The announcement completed a busy, life-changing offseason for Wright. In November, he became the highest-paid player in franchise history, agreeing to an eight-year, $138 million deal to keep him in Flushing through the time he turns 36 years old. Now, he'll be the official leader of the franchise for that tenure.
Naturally, the pressure has been turned up for the All-Star third baseman. As his team continues through an arduous rebuilding process, the future seems bright.
Wright's play will be a major factor in how high the young Mets can soar in 2014 and beyond.
With great power comes great responsibility. While some may throw out numbers, accolades or individual measurements to define how Wright must go about justifying the contract and captaincy, don't look for that here.
For Wright to prove the Mets brass correct in their assessment of his play and leadership ability, he simply has to be himself over the next eight years.
Sandy Alderson isn't short-sighted; there certainly weren't delusions of grandeur when offering Wright nearly $140 million last fall.
He's never been the best player in baseball. He likely never will be. He's never led the league in home runs or slugging percentage. He likely never will. He's never been considered close to the best defensive third baseman in baseball. He likely never will.
On the other hand, it's Wright's consistent excellence across the board that makes him so dynamic. He can hit, run, field, possess plate discipline and is durable.
For a franchise that has employed all-time greats such as Tom Seaver, Nolan Ryan, Dwight Gooden, Darryl Strawberry, Mike Piazza and Carlos Beltran, Wright stands out among his peers. He's potentially a career Met, a good bet for 3,000 career hits and, of course, a model teammate.
As pointed out by Mike Puma in Friday's New York Post, Wright speaks softly but carries a big stick:
Sandy Alderson cited an example last season when the brass, along with David Wright's imput, discussed sending down the struggling Ike Davis.
Alderson called leadership a product of “professional expertise” and “personal character” and said Wright combines both elements. Asked to provide an example of Wright’s qualities, Alderson cited a late-night meeting last season when team brass was deciding if struggling Ike Davis should be demoted to Triple-A.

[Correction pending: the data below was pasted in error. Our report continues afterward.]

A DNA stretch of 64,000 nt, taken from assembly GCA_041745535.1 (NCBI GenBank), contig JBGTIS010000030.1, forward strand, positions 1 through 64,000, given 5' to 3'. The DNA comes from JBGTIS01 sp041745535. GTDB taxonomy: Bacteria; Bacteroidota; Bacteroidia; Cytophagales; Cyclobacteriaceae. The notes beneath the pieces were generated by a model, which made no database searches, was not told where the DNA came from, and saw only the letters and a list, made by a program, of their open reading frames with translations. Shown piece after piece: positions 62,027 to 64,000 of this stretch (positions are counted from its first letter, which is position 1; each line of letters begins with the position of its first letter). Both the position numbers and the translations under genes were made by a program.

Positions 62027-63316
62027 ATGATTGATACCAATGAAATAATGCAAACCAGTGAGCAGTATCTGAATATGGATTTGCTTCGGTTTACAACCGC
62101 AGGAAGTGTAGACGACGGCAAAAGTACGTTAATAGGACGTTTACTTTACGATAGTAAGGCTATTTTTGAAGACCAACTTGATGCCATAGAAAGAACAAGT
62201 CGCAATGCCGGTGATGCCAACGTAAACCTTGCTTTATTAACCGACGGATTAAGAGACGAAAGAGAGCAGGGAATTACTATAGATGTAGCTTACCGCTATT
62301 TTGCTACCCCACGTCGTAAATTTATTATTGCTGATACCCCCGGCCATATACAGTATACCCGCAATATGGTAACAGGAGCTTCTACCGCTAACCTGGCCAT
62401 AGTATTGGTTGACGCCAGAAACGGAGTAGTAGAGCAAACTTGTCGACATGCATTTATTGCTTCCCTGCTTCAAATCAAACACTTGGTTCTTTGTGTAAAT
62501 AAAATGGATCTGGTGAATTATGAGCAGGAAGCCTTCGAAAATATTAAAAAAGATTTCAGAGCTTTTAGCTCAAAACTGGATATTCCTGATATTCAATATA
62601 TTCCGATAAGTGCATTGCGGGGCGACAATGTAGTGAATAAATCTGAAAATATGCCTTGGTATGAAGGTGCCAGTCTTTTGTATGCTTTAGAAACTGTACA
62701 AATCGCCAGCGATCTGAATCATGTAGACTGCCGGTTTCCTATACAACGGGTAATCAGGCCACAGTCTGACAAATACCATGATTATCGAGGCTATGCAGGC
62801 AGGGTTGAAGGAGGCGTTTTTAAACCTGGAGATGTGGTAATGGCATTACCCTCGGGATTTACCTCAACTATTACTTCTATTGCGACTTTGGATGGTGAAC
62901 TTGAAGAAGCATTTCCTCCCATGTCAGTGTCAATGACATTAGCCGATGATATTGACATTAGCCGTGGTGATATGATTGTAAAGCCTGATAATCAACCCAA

What’s memorable about that night is not that Ike stayed and performed well thereafter,” Alderson said. “But the fact David hung around to make sure if the decision was otherwise that [Davis] would have somebody there to help him through his disappointment.
“There’s stuff that is visible to every fan. There’s stuff that isn’t seen by most people, but is just as critical in terms of how both the credibility and respect factors are developed.
Much like his captain counterpart in New York, Derek Jeter, Wright leads by example more than through words. Ironically, his actual on-field performance feels secondary when assessing the captain moniker.
When the Yankees re-signed Derek Jeter to a 10-year, $189 million contract in 2001, the franchise knew it was getting a great player for his best seasons, but it also understood that he wasn't the best in the sport.
The intangibles, leadership and consistency made up for that in the Bronx.
When it comes to David Wright, don't listen to the idea that he has to hit .350/.450/.550 in 2013 to justify the money.
Shrug off the idea that he must lead the young Mets to the postseason as early as 2014.
Brush away the notion that his career is "defined" by winning a World Series.
Wright is a prolific player, an excellent leader is and worth the praise and security given to him this offseason.